David Newman talks to Chief Engineer on board the world’s second largest fully electric vessel.
From afar, ForSea Ferries’ Aurora looks like any other ship. Steaming past Hamlet’s castle into Helsingør docks, the 8,414-tonne RoPax vessel arrives fully laden with cars, trucks, tourists, and commuters from the Swedish mainland just 4 km to the east. However, what is unusual is that it is not accompanied by a plume of black smoke from a diesel combustion engine.
Instead, Aurora is completely powered by a battery system manufactured by ZESTAs member Sterling Plan B (SPBES), which feeds four 1.5-MW propellers. The ship uses 1.1 Megawatt-hours per 20-minute crossing and is recharged on each side by a High Voltage robotic arm in 5 to 9 minutes. The ship makes 46 crossings each day, adding up to 17,000 crossings a year.
“Air quality has already improved. Underwater noise has dropped significantly, which is great for fish reproduction rates” explains Christian Anderssen, Aurora’s cheerful Senior Chief Engineer. As well as benefits to the local environment quantified by Copenhagen University’s marine biology laboratory, ForSea Ferries has reduced their CO2 emissions by 24,000 tonnes per year since switching two vessels to electric propulsion in 2017.
To convert the vessel, the Aurora went into drydock three times, including reinforcement of some decks to accommodate for the weight of the battery system. Installation of electrical wiring and cables was done during normal operations. In total, the system added 285 tonnes to the ship’s weight, including batteries, reinforcement and water-cooling system.
Working within the MSC.1/Circ.1455 “Guidelines for the Approval of Alternatives and Equivalents” proved very complicated, taking longer than expected to fulfil requirements. Further work in educating the crew in high voltage safety considerations also took time.
ForSea Ferries took a daring move to prove what can be achieved using existing technology and to pave the way for others to follow suit. They actively share all the knowledge learnt with other companies willing to move to battery propulsion. And they won’t stop here. Christian tells me that they plan to become the world’s first fully zero emissions ferry route in the world by converting the remaining two vessels.
But can batteries really be a sustainable solution? Aren’t the lifetimes of conventional diesel engines so much longer? Well, firstly, ForSea Ferries’ contracts with the energy suppliers at each port guarantee that only 100% renewable electricity will be fed into the ships. Secondly, the SPBES CellSwap system is modular, ensuring that when a cell reaches the end of its 5-year lifetime, it can be replaced without any change to the rest of the system, or to the other cells in the battery that still have longer to go.
ForSea Ferries were willing to be a first mover and have paved the way for more companies to come. They were initially financially supported with a Grant from the EU amounting to 50% of investment. Now it’s time for policy and regulations to catch up, Christian tells me: “We only receive a minor fee reduction from the flag state, although this is a huge investment financially and environmentally. That’s a pity. There should be better incentives and rewards as a catalyst for shipowners to invest”.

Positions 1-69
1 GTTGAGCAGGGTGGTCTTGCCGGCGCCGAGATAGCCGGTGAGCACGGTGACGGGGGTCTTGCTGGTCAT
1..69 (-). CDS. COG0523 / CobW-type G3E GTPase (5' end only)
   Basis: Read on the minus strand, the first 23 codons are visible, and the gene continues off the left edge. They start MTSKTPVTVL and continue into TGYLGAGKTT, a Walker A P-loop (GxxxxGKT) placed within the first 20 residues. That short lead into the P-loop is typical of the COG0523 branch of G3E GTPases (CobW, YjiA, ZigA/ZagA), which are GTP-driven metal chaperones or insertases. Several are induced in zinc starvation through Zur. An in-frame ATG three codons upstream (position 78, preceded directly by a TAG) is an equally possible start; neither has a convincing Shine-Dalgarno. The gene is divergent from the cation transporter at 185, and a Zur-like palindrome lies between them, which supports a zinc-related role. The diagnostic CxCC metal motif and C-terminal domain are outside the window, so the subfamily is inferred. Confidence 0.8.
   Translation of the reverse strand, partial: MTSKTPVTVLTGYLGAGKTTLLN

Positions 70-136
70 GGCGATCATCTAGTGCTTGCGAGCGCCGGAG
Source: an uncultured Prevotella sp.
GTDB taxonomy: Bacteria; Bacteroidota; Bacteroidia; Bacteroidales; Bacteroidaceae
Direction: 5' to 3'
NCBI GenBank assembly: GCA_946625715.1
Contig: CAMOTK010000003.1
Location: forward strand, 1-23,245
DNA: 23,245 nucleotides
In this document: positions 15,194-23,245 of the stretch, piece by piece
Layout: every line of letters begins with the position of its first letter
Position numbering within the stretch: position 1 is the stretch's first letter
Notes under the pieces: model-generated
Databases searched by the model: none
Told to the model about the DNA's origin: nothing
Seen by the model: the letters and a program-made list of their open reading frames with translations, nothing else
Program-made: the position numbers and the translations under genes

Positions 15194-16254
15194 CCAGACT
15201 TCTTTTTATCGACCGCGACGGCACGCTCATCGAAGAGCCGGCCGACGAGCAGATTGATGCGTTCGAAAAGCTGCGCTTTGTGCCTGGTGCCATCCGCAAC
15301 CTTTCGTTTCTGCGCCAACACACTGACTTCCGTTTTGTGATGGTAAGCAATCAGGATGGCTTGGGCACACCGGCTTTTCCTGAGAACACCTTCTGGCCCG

With his decades of experience on many ship types (cruise, tankers, refrigerated carriers, RoRo and ferries), Christian gave me his prediction on the future role of batteries at sea. “SPBES’s Energy Storage System (ESS) is suitable for propulsion on short sea ferry routes such as ours (20 minutes crossing) and maybe up to 1.5-hour crossings depending on the infrastructure in port and size of battery pack onboard. It’s also suitable for peak shaving, on offshore, cruise vessels and ferries. Charging systems have to be developed further for larger vessels but I foresee a combination of batteries and fuel cells”.
Electrification like this is increasingly achievable at a cost-effective price point, ensuring that climate action goals are met without negatively impacting the bottom line and, in fact, protecting ROI.
In May 2021, just four years after the conversion of Aurora and her sister ship Tycho Brahe, Bastø Electric in Norway overtook them to become the world’s largest fully electric ferry and, in 2022, Japanese shipowner Asahi will receive the world’s first fully-electric tanker. And it’s about time. As this summer’s record-breaking heatwaves, floods and forest fires have shown, we urgently need to transition away from fossil fuels. Such ships not only cut our GHG emissions, but also help our damaged marine environment bounce back, as seen in Helsingør.
By adopting truly zero-emission means of propulsion (such as batteries, green hydrogen and wind-assist technology), maritime shipping can clean up not only its act, but also the heavy-duty industries on land by creating large-scale demand in ports. 2050 may seem very far away to those who make targets, such as the IMO, but I will only be 53 years old by then and it’ll be too late.
David Newman is Policy & Communications Officer at ZESTAs and visited the vessel in July, 2021.